U.S. study shows teen cannabis use is growing post-legalization, White House anti-cannabis official disagrees


Bethan Rose Jenkins, Cannabis News Writer/Editorial

More teens are using cannabis post-legalization, according to a new longitudinal study straight out of the United States. The investigation, which was conducted by the University of Washington and published in the American Journal of Preventive Medicine, monitored usage of the plant among over 230 teens and young adults.

Based on the results of the study, teens are more inclined to try the green plant if they reside in a state that has enacted legalization. Researchers also focused on what teens thought about the drug causing potential harm to users in Washington, which was the first U.S. state to legalize recreational cannabis back in December 2012.

Teens aged 15 and above were more likely to use cannabis after legalization

An interesting finding from this study on teen cannabis use post-legalization discovered that consumption among 15-year-olds born before the year 2000 rested at just 11 percent. On the other hand, just five percent of youths born after 2000 claimed that they used cannabis when they were 15 years old.

Although teen cannabis consumption was not as high as expected among those two age groups, it should be noted that youths who turned 15 years old after legalization were much more likely to use the plant within the last year. This is likely due to the fact that access to the plant improved once retail stores opened their doors.

“When we think about [cannabis] legalization, a worry is that underage use may go up. Early use and heavy use during adolescence can have a lot of negative health consequences, then and later in life, so we don’t want teen use to be going up,” said the study’s lead author, Jennifer Bailey.

Legalization could be working against “hard-won, population-level decreases” in cannabis consumption, said Bailey’s team of study authors, who have recommended that soon-to-be legal jurisdictions use educational methods. Why? Because teens’ perception of the potential dangers caused by consumption didn’t seem to alter post-legalization. Lack of awareness means that resources should be dedicated to evidence-based prevention programming regarding underage cannabis use, the team added.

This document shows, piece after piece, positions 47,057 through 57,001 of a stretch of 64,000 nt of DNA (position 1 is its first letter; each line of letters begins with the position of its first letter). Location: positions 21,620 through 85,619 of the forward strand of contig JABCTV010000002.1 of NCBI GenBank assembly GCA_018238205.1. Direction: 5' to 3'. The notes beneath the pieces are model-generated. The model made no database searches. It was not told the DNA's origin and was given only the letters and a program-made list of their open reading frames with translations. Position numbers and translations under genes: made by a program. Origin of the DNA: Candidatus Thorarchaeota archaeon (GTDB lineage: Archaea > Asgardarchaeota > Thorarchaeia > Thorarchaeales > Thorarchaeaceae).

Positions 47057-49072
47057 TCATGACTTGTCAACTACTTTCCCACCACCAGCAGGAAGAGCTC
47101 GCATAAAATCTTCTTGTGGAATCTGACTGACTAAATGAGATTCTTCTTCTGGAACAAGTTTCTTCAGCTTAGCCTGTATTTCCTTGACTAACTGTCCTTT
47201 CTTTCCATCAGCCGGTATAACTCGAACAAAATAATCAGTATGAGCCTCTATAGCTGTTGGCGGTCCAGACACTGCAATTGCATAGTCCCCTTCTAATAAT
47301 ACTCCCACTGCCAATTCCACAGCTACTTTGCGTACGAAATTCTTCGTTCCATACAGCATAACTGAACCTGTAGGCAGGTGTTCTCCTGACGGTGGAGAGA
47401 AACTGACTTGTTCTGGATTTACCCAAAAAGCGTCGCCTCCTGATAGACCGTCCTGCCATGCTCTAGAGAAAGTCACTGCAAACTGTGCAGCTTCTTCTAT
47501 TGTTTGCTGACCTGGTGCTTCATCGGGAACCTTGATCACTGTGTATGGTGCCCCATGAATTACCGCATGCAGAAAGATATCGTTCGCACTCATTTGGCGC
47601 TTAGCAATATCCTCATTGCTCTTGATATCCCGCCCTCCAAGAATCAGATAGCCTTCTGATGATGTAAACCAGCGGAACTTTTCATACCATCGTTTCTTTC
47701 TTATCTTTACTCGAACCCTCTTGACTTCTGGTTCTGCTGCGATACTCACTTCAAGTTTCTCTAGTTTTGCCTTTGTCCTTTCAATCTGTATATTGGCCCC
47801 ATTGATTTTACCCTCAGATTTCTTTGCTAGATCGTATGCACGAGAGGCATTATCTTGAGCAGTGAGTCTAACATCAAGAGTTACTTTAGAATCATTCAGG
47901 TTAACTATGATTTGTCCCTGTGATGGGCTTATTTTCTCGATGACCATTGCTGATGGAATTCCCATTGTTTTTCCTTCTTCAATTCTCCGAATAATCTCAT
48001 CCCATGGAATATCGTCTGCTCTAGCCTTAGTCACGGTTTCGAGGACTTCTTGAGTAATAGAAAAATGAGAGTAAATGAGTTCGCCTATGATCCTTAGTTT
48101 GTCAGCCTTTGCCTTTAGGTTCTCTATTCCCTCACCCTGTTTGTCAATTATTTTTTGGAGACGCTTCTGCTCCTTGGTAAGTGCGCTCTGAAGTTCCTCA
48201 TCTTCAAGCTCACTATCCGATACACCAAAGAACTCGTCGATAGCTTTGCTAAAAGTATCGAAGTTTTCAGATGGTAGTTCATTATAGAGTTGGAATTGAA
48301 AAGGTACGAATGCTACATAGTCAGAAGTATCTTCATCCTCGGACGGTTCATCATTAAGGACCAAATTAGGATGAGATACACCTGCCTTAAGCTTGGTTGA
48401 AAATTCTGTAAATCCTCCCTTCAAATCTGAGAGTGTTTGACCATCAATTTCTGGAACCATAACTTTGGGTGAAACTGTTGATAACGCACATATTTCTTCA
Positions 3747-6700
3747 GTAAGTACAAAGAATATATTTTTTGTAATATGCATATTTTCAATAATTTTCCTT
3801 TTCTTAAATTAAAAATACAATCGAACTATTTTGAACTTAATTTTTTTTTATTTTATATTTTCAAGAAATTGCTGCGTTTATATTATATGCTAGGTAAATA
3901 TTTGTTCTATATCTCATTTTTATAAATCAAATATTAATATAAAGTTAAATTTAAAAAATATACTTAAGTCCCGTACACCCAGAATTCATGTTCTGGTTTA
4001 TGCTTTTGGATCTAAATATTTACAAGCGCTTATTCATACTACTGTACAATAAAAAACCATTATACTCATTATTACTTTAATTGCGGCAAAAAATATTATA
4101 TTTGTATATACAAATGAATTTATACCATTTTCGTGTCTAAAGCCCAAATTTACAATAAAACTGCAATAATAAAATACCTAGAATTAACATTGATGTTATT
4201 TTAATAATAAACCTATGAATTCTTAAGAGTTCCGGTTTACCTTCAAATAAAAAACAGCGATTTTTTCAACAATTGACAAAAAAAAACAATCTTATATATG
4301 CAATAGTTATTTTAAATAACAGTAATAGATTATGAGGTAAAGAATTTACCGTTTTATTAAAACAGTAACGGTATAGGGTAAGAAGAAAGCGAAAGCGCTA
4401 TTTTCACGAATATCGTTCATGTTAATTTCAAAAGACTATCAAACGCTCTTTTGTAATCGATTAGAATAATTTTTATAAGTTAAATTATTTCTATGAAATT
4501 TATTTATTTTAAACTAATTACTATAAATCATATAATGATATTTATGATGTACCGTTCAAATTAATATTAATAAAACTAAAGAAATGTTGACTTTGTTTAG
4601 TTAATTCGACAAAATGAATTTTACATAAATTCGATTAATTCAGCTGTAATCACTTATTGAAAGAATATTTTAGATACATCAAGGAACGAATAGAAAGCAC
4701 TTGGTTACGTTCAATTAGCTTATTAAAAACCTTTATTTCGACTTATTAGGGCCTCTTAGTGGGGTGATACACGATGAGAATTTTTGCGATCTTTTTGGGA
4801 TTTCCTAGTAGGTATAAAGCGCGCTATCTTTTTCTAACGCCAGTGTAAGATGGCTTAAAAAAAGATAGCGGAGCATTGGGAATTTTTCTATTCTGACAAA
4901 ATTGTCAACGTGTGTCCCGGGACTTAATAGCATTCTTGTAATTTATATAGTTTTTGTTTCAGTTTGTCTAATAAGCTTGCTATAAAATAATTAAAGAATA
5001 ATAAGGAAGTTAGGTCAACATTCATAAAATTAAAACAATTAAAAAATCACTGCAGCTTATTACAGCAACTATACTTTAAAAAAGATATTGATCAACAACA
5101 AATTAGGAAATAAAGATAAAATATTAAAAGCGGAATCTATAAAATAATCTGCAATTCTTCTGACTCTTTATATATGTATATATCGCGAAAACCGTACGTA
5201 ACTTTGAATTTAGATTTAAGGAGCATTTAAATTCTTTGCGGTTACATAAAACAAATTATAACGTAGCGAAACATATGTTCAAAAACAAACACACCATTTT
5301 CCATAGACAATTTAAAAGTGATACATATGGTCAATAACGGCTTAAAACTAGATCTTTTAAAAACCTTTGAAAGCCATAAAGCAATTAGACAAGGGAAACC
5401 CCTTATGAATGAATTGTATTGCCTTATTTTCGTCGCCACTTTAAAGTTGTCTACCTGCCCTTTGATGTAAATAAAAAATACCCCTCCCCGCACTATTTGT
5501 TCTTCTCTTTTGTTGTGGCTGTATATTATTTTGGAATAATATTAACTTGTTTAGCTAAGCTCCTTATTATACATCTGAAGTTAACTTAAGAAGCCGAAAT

White House Official claims teen cannabis use post-legalization is down

The deputy coordinator for the National Marijuana Initiative, Dale Quigley, recently discussed the topic of adult-use cannabis with a team of North Dakota lawmakers. Quigley, whose initiative is a part of the High Intensity Drug Trafficking Area (HIDTA) program, aired his opinions virtually to lawmakers who were responsible for launching a study on adult-use cannabis 10 months ago.

“For some reason, the use rate among this age bracket is going down,” said Quigley as he drew attention to the fact that policymakers are still unsure as to why this is happening. During the discussion, he focused on declining cannabis use in Colorado one of the first places to legalize weed in the U.S. and other U.S. states with sweeping recreational laws.

“In looking at the state of Colorado for 12-to-17 year old current use, we had a spike in ’14, but overall the use rates in Colorado have been declining, and that matches what we’re seeing in other states and also the trend we’re seeing nationally,” added Quigley, whose team utilized data from the U.S. Substance Abuse and Mental Health Services Organization (SAMHSA) to carry out their research on teen cannabis use post-legalization.